In Baghdad, which is threatened by the rebel advance, top Shi'ite, Sunni and Kurdish MPs scrambled to agree cabinet nominations before parliament meets on Tuesday.
They are bidding to stop the advance by al Qaeda offshoot the Islamic State in Iraq and the Levant (Isis) jeopardising Iraq's future, with Prime Minister Nuri al-Maliki's political future after eight years in power the most contentious issue.
Across the frontier in Syria, it was reported that Isis fighters crucified eight men in the northern Aleppo province.
The Britain-based Syrian Observatory for Human Rights said Isis accused the men of being rival fighters controlled by the West. The men were said to have been crucified in the town square of Deir Hafer and would be left there for three days
Troops backed by helicopter gunships began an assault on Tikrit on Saturday, to take it back from insurgents who are within driving range of Baghdad.
The assault came from the direction of Samarra to the south, where the military has drawn a "line in the sand" against the insurgents' advance toward Baghdad.
Yesterday the army sent tanks and helicopters to battle Isis militants near the University of Tikrit in the city's north.
The offensive was the first major bid by the army to retake territory after the United States sent 300 advisers and drone aircraft to help the government take on Isis.
Iraqi army spokesman Qassim Atta said security forces had killed 142 "terrorists" over the last 24 hours across Iraq, including 70 in Tikrit, and the armed forces were in control of the university.
"Our security forces have taken complete control of the University of Tikrit and they have raised the Iraqi flag on top of the building," Mr Atta said.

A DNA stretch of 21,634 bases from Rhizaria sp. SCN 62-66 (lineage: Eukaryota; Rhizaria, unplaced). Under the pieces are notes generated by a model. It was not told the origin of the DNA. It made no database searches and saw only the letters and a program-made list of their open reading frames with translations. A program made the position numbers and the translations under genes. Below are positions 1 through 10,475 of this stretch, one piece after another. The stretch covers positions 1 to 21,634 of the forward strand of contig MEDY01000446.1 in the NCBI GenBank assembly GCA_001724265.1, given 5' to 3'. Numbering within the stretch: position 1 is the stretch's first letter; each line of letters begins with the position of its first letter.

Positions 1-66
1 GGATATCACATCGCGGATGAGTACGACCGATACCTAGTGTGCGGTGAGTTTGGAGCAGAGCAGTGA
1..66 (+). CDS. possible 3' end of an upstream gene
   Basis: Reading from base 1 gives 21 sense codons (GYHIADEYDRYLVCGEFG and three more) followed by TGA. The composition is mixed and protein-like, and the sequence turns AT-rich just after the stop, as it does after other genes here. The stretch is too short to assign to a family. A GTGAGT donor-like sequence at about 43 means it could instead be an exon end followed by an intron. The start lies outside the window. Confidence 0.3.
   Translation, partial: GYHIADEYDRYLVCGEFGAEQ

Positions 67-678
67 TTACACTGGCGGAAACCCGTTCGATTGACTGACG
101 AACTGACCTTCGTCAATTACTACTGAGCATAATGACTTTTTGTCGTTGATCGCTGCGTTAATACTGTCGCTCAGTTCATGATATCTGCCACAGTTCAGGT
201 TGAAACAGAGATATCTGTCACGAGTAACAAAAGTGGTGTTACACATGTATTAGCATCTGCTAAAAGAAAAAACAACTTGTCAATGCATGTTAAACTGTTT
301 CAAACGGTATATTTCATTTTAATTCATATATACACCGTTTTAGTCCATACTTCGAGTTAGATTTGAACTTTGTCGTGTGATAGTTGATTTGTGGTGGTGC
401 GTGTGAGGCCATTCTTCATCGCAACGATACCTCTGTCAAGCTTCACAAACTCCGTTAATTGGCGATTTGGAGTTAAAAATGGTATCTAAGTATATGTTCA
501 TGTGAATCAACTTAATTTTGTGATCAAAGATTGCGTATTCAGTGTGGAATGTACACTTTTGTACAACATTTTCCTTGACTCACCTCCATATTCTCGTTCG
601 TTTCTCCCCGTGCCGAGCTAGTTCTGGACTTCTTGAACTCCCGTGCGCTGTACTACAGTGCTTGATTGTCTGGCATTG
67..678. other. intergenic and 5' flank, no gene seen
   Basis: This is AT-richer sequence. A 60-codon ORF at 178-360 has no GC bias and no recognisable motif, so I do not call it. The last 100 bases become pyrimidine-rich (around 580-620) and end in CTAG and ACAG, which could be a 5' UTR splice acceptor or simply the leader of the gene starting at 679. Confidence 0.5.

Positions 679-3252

He added that militants were struggling because "their morale has started to collapse," but insurgents, backed by some local Sunnis, kept control of Tikrit yesterday.
At least four people were killed, including two women, when helicopters attacked a gathering for a wedding ceremony near Tikrit on Saturday, witnesses said.
Yesterday intermittent clashes broke out between militants and government forces in the outskirts of the town of Jurf al-Sakhar, 53 miles south of Baghdad.
Earlier yesterday, Deputy Prime Minister for Energy Hussain al-Shahristani, one of Iraq's most senior politicians, accused the US of not doing enough to bolster the country's military.
Just hours after Russia delivered five Sukhoi jets to the Iraqi government, he suggested that the US had been more helpful to Israel than to Iraq. US officials have in the past said they have done everything possible to ensure Iraq has modern weaponry.
Iran has also backed Iraq's government against the onslaught. An Iranian general said yesterday his country was ready to help Iraq fight the revolt using the same methods it deployed against rebels in Syria.
"With Syria … we would not allow terrorists in the hire of foreign intelligence services to rule and dictate to Syrian people. We will certainly have the same approach with Iraq," Brigadier General Massoud Jazayeri said.